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October 20, 2013 10:21 pm
“We are one school with five doors,” says Jérôme Couturier, associate professor of strategy at ESCP Europe. The professor is making the point that while ESCP has grown from its Parisian roots to teach students at campuses in Berlin, London, Madrid and Turin, it is now a unified – if highly international – business school.
The French capital remains the administrative and symbolic heart of the school, but ESCP is much less of a hub-and-spoke organisation than it once was, agrees his colleague Patrick Gougeon, director of the London campus.
Although a majority of ESCP’s full-time faculty are French nationals, more than 20 nationalities are represented across the campuses. “We are experts in cross-cultural management as we practise it every day,” says Dr Gougeon.
The school’s international character is reflected in the contrasting architecture of the campus buildings themselves, ranging from a red-brick Victorian home in London to a low-set modernist structure in Madrid.
These multiple bases mean that students’ exposure to the continent’s business culture is unrivalled, says Dr Gougeon. “For non-Europeans, study at ESCP provides a great springboard into European business.”
In line with the international approach, there is a stress on studying languages as well as business. Those on ESCP’s flagship masters in management degree – currently ranked second in the world – are expected to speak three languages by graduation.
While English is the lingua franca of international business, other languages remain relevant and are worth the “huge expense” of teaching, says Prof Couturier. Languages not only improve graduates’ employment prospects, he says, but are also a way of enriching cultural understanding.
“The Harvard textbook may not necessarily fit all cultures,” says Frédéric Fréry, dean of the European Executive MBA. “We promote a European view of management [that] there are different ways to reach goals.”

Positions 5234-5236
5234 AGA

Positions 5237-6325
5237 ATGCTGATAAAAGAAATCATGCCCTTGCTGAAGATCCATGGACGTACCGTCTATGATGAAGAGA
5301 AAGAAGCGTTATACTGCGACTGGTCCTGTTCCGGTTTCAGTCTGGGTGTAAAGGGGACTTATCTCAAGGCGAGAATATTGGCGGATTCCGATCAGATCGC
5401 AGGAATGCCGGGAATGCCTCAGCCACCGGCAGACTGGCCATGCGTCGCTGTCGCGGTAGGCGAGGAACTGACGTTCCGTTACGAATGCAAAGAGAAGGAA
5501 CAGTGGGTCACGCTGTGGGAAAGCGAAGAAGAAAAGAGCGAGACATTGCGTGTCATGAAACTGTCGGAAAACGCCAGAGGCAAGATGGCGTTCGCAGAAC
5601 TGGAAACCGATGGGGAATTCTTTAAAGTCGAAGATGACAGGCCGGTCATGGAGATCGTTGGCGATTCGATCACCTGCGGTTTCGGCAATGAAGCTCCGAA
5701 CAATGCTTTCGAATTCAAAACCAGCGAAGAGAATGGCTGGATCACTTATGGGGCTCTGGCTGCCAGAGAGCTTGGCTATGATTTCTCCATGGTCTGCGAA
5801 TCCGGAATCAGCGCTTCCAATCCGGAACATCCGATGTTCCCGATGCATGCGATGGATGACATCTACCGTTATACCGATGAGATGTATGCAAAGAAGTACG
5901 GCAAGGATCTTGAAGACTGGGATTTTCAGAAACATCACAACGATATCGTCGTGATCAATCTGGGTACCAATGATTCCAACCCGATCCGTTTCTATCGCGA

ESCP’s mission to immerse students in transnational European business culture is illustrated by the annual launch of its masters in management programme at the European Parliament in Strasbourg. A dedicated high-speed train carries students from Paris for the three-day forum before they begin studies at their home campus.
Beyond its five campuses, ESCP is developing plans for a “digital sixth campus”. The school is “moving fast” to meet head on the challenge of technological disruption of business education, says Dr Gougeon. However, he insists that the plans involve more engagement with the students, unlike much distance learning, which he dismisses as “just delivery at a different location”.
Prof Couterier says that one of ESCP’s greatest strategic opportunities lies in executive education, in particular for global companies looking at doing business across the region. “Uniquely, we don’t need to find venues or source local faculty to provide tailored courses for companies looking at Europe as a whole,” he says.
The school’s European Executive MBA attracts a cosmopolitan intake. Of 57 students who enrolled last year, 22 countries were represented. “If you join our programme it’s because you are interested in different national approaches to business,” says Prof Fréry.
EMBA students complete core courses at their “home” campus, but for elective courses travel to ESCP’s other locations, which have expertise in particular subjects. Except for a small number of courses taught in Paris, tuition is in English.
Participants also attend five seminars during the 18-month programme, during which students are brought together en masse. “I felt that I was living in my suitcase at times … but it was a great experience,” says Télémaque Argyriou, a manager at BNP Paribas who graduated in 2007.
The school’s EMBA has consistently featured in the upper reaches of the FT’s ranking. For the 10 years running, the degree has been ranked among the world’s top 40 EMBA programmes, and is placed 25th in the 2013 FT ranking.
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